1. My mission in visiting the Everglades was to write an article about the major conservation efforts going on there. But first I wanted to spend some
time getting to know the place on my own terms. So after pouring over maps to determine how to tackle the 1.5 millions acres of varied topography, flora and fauna, I decided to rent a bicycle. * I chose the month of December for my trip, when the people who visit annually are at the lowest levels as are the mosquitoes.
*Note: this was not the brightest idea I’ve ever had.
2. The immediate, most striking feature of the Everglades was absence. There were no garbage cans, telephone polls or fire hydrants. No signage, lamp posts or water fountains. And no people. Not a soul. In fact, the only sign that man had ever been there was the existence of the bike path itself. I had the urge to check repeatedly over my shoulder with the same uncomfortable feeling one gets watching horror flicks, where the girl should not, under any circumstances, ride a bike alone into the middle of the swamp. Yet the Everglades is beautiful, despite the lack of glamorous geysers like Yellowstone or gorges like the Grand Canyon. Its beauty lay in the simplicity of the landscape’s flatness. The highest point in the park is a mere eight feet above sea level. Without land features or manmade structures jutting past the horizon, the sky seemed to expand to fill the void. It was so close it seemed to have a presence all its own, comforting me in its powdery blue blanket.
3. What also had a presence, but was not remotely comforting was this alligator sunning itself a few feet away from the wheels of my bike. Millions of years of evolution have not come to the alligator as I suppose nature couldn’t improve on the design. I would later learn from Kirk Singer, a park ranger, that despite their clumsy appearance, alligators are superb swimmers and can run up to thirty miles per hour in short bursts, but attacks on humans are rare. Apparently we’re intimidating to them because we’re so tall in comparison, though they have been known to jump several feet off their hind legs to catch prey, usually small wading birds or raccoons. Or a five-foot-tall woman on an isolated path. “They really aren’t interested in people,” Singer told me. “But you should keep fifteen feet away at all times because if they feel threatened…” How is one supposed to know what is threatening to an alligator, a creature able to snap a turtle’s shell in one bite?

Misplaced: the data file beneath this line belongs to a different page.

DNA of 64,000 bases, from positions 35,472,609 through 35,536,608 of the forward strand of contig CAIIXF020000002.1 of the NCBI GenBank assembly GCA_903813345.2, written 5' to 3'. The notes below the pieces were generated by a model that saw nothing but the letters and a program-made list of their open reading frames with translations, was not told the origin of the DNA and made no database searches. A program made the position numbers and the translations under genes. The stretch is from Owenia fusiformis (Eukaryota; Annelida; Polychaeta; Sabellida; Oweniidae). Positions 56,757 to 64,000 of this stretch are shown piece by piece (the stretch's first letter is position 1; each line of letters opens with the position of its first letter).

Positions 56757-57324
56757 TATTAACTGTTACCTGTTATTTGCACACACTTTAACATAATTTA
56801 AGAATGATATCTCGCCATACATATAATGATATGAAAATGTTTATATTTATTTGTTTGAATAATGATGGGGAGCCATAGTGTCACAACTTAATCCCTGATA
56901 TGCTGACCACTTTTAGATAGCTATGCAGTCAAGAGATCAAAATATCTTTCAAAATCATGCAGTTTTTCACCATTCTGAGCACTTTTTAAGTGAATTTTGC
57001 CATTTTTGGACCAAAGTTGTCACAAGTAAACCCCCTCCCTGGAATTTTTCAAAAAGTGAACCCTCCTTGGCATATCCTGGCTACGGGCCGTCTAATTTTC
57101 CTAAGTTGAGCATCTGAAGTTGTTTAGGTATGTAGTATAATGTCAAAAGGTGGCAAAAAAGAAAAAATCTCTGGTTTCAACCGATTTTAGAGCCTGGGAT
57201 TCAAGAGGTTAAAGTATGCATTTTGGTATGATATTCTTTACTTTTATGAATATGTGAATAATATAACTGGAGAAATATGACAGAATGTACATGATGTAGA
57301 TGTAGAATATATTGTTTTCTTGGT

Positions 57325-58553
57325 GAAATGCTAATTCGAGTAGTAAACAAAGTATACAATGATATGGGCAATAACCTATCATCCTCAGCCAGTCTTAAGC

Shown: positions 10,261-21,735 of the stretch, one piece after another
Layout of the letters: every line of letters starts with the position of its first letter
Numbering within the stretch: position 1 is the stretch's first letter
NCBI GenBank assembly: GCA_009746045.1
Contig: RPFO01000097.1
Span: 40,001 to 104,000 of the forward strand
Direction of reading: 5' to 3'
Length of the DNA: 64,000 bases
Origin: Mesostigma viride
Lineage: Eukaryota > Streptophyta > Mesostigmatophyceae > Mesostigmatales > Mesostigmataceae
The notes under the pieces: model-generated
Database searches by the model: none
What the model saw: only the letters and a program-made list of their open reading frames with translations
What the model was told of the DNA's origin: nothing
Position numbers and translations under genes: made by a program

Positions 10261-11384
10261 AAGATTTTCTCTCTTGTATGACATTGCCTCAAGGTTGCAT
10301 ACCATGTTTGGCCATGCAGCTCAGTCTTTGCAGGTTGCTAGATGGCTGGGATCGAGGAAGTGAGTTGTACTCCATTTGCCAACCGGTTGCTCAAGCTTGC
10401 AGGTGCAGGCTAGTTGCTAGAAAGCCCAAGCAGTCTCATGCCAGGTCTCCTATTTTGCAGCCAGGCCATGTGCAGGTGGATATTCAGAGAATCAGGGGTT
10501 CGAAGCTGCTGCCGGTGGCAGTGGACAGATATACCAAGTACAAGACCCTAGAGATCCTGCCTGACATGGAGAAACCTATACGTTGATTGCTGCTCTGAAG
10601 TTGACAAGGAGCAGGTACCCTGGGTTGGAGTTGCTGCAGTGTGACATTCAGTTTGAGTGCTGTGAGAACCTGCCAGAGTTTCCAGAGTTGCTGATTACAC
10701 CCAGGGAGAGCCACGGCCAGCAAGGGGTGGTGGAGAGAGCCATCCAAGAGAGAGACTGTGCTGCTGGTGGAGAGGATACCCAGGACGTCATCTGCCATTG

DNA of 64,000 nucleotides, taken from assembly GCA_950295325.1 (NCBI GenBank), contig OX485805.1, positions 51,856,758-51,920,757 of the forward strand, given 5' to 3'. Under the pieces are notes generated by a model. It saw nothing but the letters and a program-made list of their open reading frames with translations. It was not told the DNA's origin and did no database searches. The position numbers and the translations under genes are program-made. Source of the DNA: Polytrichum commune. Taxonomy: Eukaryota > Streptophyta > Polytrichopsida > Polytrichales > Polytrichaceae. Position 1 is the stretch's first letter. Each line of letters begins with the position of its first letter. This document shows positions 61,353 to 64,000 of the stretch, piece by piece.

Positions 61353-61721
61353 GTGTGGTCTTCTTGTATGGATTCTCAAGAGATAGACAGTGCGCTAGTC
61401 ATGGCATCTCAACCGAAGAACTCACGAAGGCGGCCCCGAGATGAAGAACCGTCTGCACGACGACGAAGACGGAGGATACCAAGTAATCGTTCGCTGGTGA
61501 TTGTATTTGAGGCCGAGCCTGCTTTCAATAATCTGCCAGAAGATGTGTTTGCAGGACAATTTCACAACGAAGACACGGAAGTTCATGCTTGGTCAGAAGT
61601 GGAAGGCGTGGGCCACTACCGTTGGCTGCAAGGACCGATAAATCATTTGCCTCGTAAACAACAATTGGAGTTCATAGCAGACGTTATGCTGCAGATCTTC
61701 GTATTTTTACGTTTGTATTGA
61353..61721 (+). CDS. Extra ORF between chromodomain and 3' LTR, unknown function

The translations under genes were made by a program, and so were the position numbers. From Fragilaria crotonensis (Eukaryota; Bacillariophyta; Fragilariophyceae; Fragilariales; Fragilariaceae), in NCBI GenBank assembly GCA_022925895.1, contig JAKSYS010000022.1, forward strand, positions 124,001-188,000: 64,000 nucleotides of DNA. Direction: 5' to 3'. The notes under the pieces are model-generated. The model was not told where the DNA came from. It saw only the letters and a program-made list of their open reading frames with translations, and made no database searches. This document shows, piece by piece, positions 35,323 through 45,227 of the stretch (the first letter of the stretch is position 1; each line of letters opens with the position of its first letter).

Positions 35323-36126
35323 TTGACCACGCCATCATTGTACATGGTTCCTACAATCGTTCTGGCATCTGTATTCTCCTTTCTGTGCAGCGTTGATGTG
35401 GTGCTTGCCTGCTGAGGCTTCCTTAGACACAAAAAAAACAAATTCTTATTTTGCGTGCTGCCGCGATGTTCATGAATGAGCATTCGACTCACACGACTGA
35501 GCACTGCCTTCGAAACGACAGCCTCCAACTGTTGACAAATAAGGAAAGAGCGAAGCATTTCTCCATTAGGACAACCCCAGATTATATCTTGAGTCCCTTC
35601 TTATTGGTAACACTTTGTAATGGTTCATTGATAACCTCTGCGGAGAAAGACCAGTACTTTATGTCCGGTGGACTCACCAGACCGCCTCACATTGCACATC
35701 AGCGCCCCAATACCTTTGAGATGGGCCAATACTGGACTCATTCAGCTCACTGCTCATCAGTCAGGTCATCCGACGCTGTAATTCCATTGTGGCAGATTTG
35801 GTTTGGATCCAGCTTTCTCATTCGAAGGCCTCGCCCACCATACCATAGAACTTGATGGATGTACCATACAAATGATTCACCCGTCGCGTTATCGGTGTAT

4. A common joke in South Florida is that there are only two seasons: hot and oppressive. There are in fact two seasons, but they are officially wet and dry. Water is the critical element in the Everglades. It is the focus of almost every conservation and restoration effort. That’s because the Everglades truly begins well outside the park’s boundaries at Lake Okeechobee, the second largest freshwater lake in the U.S. Positioned as the earring hole in the earlobe that is Florida, the lake is nothing more than a conduit for water delivery into the park. In the summer, rainfalls of inches per day supply the entire region with water by flowing hundreds of miles via natural underground aquifers. Like a magician’s prop, the Everglades has a false bottom. It appears to be a grassy plain, but really it’s a river, unique in the world. It is fifty miles wide, just a few inches deep in some spots, and moves at a speed comparable to an old man with a walker. Stalks of razor-sharp grass taller than I am, called sawgrass, grow out of the limestone which lies just beneath the surface.
5. Disguised behind the brush, a bird, standing on spindle legs no thicker than two blades of sawgrass and about as tall as a Kindergartener, was watching me. It was a heron and it had speared a fish with its long, narrow beak. Herons are classified as wading birds. That is, birds that troll the river on foot for food. It unfurled its wings, which were at least five feet from tip to tip. If this was an intimidation technique, it was very effective. I backed away immediately. Then in a Batman-like move, the heron draped one wing across its beak to hide the fish. Next time, I’ll plan to write a little more about the conservation efforts aimed at saving this fragile ecosystem.
Have you ever been to the Everglades or a similar ecosystem? Ever have an encounter with an alligator?
Have a great weekend everyone!